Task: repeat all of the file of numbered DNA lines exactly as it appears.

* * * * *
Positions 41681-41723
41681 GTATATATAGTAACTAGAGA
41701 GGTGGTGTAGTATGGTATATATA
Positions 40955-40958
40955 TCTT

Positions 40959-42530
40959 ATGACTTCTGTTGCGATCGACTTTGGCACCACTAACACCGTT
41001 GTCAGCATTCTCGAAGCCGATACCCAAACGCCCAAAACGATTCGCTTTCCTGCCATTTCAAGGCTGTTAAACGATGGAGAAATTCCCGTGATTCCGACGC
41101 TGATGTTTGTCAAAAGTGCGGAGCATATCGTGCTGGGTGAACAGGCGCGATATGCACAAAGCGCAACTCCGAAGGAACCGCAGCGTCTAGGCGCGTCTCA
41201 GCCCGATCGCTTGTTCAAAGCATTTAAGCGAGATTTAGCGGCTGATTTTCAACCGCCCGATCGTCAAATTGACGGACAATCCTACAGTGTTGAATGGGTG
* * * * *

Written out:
Positions 41681-41723
41681 GTATATATAGTAACTAGAGA
41701 GGTGGTGTAGTATGGTATATATA
Positions 40955-40958
40955 TCTT

Positions 40959-42530
40959 ATGACTTCTGTTGCGATCGACTTTGGCACCACTAACACCGTT
41001 GTCAGCATTCTCGAAGCCGATACCCAAACGCCCAAAACGATTCGCTTTCCTGCCATTTCAAGGCTGTTAAACGATGGAGAAATTCCCGTGATTCCGACGC
41101 TGATGTTTGTCAAAAGTGCGGAGCATATCGTGCTGGGTGAACAGGCGCGATATGCACAAAGCGCAACTCCGAAGGAACCGCAGCGTCTAGGCGCGTCTCA
41201 GCCCGATCGCTTGTTCAAAGCATTTAAGCGAGATTTAGCGGCTGATTTTCAACCGCCCGATCGTCAAATTGACGGACAATCCTACAGTGTTGAATGGGTG